One thing I am incredibly keen to do if elected is to ask all other committee members to make me a playlist of their favourite songs. Our record collections tell a story of who we are, the songs within are part of our identity and culture. I want to hear music from everyone’s personal culture so I can learn about them in a personal way.

Paula: I imagine a united and well-steered group. A group of young green activists coming from different parts of Europe that are willing to contribute to a changing paradigm in Europe.

The diversity will be our strength. Our flag will be the social justice and the conservation of the environment

Maria: I am sure that we are going to work hard and with patience, we could make it work. Usually, voluntary positions are hard to communicate but if we have a common goal it would be possible. I can imagine that under pressure someone or most of us will be hard to collaborate but that will be a challenge for al of us and we need to overcome it. Also, language barriers should not be included based on the creation of a common understanding between the EC.

What type of responsibilities would you like to carry out if you get elected?

Sam: To cultivate a family within FYEG I want to see us create opportunities to exchange cultures. I want us to platform the rich cultural traditions we have. Living in the smaller nation of Wales, a country I hope to see reach independence one day, we have to fight to preserve the language and culture. FYEG should be part of this process and celebrate our amazing differences. I also want to support opportunities for personal exchange through virtual or physical means. If elected I would like to work on campaign

celebrating the concept of European identity showing we are proud to identify ourselves as European as a smaller part of being global citizens.

We also need to carefully think how we structure our working groups and how we can utilise their potential to launch strong campaigns. I would like to sit on at least one of these groups and see how we can facilitate strong campaigns.

Paula: In case I’m elected I would love to be in contact with the different Member Organisations of FYEG.

The areas that I like the most are the ones related to climate change, migration and feminism; so that, I would like to do transnationals projects about this issues.

Maria: Firstly I would take the responsibility to mobilise my region (southern EU countries) within FYEG’s structures and projects. Also, I would like to give to this EC a more humanised communication within its MOs and try to resolve issues and be closer to our MOs in order to know their needs. By organising meetings with the regions of the MOs and by trying to make the information attractive to them it could help the communication between MOs and the EC.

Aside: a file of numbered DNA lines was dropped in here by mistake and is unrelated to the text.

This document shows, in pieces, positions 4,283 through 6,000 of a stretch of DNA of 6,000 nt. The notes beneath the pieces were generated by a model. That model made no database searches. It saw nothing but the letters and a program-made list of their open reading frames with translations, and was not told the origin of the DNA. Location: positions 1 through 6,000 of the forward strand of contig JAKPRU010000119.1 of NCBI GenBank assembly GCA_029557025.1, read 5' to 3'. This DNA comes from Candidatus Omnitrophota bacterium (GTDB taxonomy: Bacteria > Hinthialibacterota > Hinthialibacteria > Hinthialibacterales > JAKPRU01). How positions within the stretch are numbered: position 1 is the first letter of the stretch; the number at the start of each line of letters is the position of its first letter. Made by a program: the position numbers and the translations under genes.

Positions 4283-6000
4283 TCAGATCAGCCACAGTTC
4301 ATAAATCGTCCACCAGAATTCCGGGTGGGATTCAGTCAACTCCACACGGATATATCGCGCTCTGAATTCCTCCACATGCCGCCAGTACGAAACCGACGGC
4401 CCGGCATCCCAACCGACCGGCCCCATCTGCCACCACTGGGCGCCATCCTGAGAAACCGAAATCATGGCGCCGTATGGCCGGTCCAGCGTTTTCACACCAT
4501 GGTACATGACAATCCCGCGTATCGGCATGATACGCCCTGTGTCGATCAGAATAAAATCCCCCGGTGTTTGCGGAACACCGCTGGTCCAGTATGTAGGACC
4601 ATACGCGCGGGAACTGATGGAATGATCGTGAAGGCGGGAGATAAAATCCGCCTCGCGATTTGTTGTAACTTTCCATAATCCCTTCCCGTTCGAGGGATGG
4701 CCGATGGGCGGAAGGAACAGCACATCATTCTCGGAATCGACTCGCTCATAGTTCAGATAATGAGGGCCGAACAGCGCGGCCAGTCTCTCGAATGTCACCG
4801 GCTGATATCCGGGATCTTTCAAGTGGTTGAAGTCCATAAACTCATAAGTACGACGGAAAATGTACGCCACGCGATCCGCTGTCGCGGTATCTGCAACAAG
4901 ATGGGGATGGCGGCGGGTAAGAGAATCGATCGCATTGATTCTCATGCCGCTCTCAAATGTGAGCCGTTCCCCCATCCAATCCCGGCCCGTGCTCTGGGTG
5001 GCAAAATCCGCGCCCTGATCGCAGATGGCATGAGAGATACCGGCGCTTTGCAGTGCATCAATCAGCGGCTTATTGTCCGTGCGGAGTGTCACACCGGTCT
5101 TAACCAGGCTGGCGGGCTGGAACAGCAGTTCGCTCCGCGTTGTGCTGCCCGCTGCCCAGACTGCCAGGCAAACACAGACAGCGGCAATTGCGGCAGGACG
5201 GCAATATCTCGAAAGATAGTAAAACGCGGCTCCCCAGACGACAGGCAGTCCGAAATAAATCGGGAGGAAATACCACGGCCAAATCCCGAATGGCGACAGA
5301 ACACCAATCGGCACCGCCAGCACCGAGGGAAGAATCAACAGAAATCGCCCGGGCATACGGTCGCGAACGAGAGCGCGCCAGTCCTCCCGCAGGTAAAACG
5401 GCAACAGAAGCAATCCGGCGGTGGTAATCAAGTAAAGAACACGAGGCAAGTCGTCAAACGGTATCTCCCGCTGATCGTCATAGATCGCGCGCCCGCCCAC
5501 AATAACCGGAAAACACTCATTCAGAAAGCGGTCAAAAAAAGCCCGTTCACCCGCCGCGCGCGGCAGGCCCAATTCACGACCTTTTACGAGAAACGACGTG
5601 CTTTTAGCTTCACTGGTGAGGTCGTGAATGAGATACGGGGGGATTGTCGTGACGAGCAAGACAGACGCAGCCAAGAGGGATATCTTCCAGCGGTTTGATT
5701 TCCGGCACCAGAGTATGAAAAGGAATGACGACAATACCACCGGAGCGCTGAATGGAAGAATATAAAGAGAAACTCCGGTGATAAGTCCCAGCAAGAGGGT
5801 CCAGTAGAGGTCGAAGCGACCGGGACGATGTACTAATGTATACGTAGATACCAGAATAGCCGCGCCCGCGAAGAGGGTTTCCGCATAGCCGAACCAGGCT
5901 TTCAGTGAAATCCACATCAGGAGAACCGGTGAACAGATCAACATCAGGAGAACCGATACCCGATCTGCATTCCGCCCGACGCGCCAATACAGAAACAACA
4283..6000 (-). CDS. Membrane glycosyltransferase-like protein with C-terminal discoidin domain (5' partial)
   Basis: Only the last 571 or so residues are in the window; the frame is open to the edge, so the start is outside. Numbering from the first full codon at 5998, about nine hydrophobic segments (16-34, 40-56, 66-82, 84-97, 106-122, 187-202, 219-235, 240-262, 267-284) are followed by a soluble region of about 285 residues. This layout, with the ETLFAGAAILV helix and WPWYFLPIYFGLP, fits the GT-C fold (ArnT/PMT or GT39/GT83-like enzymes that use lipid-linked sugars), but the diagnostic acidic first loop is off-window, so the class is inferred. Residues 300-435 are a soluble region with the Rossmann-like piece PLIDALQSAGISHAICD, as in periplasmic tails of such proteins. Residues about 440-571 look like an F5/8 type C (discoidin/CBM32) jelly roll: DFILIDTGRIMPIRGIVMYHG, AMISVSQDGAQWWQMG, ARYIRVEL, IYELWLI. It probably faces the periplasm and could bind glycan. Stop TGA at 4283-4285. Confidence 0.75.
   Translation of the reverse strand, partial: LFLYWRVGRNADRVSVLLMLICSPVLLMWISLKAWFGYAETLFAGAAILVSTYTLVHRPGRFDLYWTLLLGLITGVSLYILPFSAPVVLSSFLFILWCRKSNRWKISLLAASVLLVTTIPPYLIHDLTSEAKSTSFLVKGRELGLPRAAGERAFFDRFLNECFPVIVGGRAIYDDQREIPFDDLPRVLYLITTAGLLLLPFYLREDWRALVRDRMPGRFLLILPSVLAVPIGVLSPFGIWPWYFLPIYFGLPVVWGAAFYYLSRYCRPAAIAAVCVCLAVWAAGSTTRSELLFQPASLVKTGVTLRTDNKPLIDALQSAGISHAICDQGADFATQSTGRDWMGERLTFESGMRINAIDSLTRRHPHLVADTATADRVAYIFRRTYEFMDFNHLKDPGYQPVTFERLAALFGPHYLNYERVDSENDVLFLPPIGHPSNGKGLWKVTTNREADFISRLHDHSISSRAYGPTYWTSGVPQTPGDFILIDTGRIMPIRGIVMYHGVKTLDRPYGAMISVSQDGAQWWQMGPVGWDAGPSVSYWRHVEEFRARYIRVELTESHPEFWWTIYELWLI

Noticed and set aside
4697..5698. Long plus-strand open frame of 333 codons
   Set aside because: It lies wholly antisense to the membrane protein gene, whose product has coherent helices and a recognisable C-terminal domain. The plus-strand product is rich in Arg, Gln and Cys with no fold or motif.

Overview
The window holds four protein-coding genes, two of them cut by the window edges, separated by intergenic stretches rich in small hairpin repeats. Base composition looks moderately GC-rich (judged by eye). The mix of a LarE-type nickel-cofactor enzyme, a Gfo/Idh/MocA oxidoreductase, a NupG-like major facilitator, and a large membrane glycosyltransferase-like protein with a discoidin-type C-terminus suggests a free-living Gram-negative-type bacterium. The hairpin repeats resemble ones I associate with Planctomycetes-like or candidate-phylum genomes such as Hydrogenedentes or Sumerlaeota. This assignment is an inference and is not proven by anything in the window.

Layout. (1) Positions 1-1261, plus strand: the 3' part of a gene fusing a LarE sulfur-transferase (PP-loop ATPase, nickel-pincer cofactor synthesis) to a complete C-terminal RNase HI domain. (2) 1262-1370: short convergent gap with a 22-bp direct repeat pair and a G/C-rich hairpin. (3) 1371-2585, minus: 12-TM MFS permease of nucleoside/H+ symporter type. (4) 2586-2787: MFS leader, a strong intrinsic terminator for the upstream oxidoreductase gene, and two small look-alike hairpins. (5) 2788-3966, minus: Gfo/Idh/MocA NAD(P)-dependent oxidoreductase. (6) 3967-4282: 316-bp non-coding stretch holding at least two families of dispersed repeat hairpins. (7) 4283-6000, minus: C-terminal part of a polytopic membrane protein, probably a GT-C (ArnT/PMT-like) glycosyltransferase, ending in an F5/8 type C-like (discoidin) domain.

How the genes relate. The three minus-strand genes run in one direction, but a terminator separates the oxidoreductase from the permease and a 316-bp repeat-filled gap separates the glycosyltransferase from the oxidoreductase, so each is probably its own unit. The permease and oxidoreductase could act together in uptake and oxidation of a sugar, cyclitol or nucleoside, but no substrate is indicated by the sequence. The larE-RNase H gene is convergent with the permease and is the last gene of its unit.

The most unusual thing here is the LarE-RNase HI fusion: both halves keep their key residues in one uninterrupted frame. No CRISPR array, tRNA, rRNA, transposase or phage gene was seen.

What would be your biggest contributions to the organization as an EC member?

Sam: It is crucial that as an organisation we ensure there is a strong culture of equality and diversity so that we can represent the wider membership of our MOs encompassing all sexualities, creeds, ethnicities and genders. We need to be encouraging greater participation of people from BAME and LGBTIQA+ backgrounds as well as people with disabilities within FYEG on working groups and in campaigns. We also need the input of liberation groups into what we should be campaigning for, and having them lead us in those campaigns. I welcome the GA motion to stop using cis-normative language on our website and in documentation.

Access is also incredibly important. We need to ensure FYEG resources are accessible utilising subtitles in videos, allowing large print and being mindful of educational needs when creating print materials. We also need to maintain access to our activities to a wider membership ensuring those from countries with smaller MOs have just as much a stake in activities as the traditionally large groups. If elected, my biggest contribution to FYEG would be to make the organisation fully inclusive, accessible and engaging.

To cultivate a family within FYEG I want to see us create opportunities to exchange cultures. I want us to platform the rich cultural traditions we have. Living in the smaller nation of Wales, a country I hope to see reach independence one day, we have to fight to preserve the language and culture. FYEG should be part of this process and celebrate our amazing differences. I also want to support opportunities for personal exchange through virtual or physical means. If elected I would like to work on campaign

celebrating the concept of European identity showing we are proud to identify ourselves as European as a smaller part of being global citizens.

We also need to carefully think how we structure our working groups and how we can utilise their potential to launch strong campaigns. I would like to sit on at least one of these groups and see how we can facilitate strong campaigns.

Paula: My best contribution would be making known FYEG and its work, not only in my country but also in the rest Europe!

Maria: My biggest contribution to the organisation as an EC member will be my knowledge, my devotion and my time. These positions need time and hard work. I am willing to try this if FYEG’s MOs give me the opportunity to do this.

 

 

The Ecosprinter Reviews FYEG Spokesperson Candidates: http://www.ecosprinter.eu/blog/ecosprinter-spokespersons-candidates-review/

To find out more go to http://fyeg.org/GA16

Joshua Makalintal

Ecosprinter Editorial Board